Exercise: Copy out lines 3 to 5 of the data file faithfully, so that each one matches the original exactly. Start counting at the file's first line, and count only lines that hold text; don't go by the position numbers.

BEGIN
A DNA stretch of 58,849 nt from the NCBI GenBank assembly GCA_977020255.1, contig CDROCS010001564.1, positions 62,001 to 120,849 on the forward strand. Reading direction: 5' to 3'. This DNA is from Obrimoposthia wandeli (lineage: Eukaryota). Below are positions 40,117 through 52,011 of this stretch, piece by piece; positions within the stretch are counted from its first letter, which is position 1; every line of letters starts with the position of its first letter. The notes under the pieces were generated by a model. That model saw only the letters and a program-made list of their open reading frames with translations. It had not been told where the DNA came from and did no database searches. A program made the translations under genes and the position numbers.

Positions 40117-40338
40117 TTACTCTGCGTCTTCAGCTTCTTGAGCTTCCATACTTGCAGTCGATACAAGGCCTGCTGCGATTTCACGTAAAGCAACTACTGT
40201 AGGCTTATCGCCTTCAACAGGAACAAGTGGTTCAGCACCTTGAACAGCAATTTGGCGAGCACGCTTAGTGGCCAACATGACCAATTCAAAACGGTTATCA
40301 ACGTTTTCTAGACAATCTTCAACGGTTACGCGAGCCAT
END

40117 TTACTCTGCGTCTTCAGCTTCTTGAGCTTCCATACTTGCAGTCGATACAAGGCCTGCTGCGATTTCACGTAAAGCAACTACTGT
40201 AGGCTTATCGCCTTCAACAGGAACAAGTGGTTCAGCACCTTGAACAGCAATTTGGCGAGCACGCTTAGTGGCCAACATGACCAATTCAAAACGGTTATCA
40301 ACGTTTTCTAGACAATCTTCAACGGTTACGCGAGCCAT